Acute tacrolimus toxicity in a non-transplant patient

Ayrn D. O'Connor, Daniel E. Rusyniak, James Mowry

Research output: Contribution to journalArticle

5 Scopus citations

Abstract

Introduction. Tacrolimus is an immunosuppressant widely used in recipients of solid organ transplants to prevent rejection. Toxicity is usually reported in transplant patients. We report the first case of tacrolimus toxicity in a non-transplant patient. Case report. A 42 year-old, 48 kg woman complained of neck pain following a motor vehicle collision and was admitted for observation. On examination, her pulse was 112 beats/minute and her blood pressure 188/134 mmHg. Because the hypertension and tachycardia might be ethanol withdrawal, she was admitted and treated with multivitamins, folate, and thiamine in her maintenance fluids. She was discharged after 4 days in hospital. The day after her discharge, she was asked to return after it was discovered that she had inadvertently received tacrolimus (total of 400 mg) instead of thiamine. She was admitted with non-oliguric renal failure and metabolic acidosis. A tacrolimus concentration 27 hours after her last exposure was 96.8 ng/mL (therapeutic 5 to 20 ng/mL). Treatment was supportive and she was discharged after 4 days without sequellae. Discussion. Our patient's tacrolimus dose was 2.1 mg/kg/day for 4 days (therapeutic 0.03 to 0.05 mg/kg/day). Her tacrolimus elimination half-life was 16.5 hours, compared to a mean half-life in healthy volunteers of 34.2 ± 7.7 hours. Conclusion. Clinical toxicity, similar to that seen in transplant patients, can develop in non-transplant patients following intravenous administration of supra-therapeutic doses of tacrolimus.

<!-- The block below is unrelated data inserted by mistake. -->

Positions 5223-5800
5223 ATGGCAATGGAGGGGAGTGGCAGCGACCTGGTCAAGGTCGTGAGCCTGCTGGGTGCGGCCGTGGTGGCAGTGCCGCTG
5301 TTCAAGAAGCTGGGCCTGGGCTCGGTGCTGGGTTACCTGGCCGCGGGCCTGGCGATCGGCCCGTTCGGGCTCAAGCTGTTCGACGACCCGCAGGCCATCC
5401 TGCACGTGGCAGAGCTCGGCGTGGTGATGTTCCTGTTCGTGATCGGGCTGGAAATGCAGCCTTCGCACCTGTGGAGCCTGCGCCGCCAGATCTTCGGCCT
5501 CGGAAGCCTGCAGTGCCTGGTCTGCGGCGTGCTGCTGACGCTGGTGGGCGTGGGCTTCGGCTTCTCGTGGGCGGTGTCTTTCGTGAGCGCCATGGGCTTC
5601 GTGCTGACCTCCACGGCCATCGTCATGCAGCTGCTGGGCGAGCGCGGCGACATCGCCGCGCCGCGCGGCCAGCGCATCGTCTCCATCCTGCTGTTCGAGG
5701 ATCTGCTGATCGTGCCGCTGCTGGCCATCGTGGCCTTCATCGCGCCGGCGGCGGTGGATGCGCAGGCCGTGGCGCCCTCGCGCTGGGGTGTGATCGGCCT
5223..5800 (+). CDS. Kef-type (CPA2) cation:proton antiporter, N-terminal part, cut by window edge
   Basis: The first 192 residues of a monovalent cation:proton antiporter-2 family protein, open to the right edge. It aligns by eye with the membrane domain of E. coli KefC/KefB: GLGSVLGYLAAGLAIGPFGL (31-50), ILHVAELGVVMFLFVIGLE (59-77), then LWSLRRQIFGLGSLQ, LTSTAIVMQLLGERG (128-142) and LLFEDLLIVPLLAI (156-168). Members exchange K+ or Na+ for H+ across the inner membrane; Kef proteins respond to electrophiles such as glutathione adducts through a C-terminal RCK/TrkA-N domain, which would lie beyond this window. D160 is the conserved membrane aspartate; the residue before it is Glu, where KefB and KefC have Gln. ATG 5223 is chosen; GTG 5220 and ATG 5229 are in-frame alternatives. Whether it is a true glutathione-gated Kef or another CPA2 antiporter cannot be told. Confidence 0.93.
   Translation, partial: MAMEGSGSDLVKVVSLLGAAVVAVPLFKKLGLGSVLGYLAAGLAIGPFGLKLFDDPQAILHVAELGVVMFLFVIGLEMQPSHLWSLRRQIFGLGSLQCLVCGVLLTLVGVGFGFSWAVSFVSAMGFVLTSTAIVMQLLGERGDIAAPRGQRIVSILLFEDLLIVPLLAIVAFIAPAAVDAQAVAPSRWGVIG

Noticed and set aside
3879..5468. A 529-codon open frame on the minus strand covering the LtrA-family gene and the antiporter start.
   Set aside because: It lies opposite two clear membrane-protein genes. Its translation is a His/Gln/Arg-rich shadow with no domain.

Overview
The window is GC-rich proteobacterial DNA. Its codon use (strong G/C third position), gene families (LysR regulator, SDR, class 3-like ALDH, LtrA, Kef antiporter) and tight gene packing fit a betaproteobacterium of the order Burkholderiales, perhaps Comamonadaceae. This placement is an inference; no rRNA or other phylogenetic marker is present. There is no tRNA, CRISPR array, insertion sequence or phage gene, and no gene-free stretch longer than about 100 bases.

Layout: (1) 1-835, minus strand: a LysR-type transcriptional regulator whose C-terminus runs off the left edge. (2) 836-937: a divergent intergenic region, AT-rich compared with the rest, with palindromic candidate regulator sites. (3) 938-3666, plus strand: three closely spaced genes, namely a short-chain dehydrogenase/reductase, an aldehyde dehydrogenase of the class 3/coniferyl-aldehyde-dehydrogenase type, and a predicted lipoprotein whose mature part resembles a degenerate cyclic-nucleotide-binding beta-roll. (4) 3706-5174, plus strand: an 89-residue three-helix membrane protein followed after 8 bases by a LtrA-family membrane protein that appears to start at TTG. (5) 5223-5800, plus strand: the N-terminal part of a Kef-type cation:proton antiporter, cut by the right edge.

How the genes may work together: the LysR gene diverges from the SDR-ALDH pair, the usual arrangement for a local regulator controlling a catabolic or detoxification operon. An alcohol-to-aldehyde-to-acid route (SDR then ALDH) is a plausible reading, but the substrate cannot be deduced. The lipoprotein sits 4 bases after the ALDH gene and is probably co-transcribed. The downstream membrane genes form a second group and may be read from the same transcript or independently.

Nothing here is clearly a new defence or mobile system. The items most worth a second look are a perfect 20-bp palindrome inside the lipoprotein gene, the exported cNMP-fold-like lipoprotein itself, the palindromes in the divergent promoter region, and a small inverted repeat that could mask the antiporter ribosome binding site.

Original languageEnglish (US)
Pages (from-to)838-840
Number of pages3
JournalClinical Toxicology
Volume46
Issue number9
DOIs
StatePublished - Nov 1 2008

Keywords

  • Acid-base disorders
  • Acute renal failure
  • Dispensing error
  • Toxicity

ASJC Scopus subject areas

  • Toxicology

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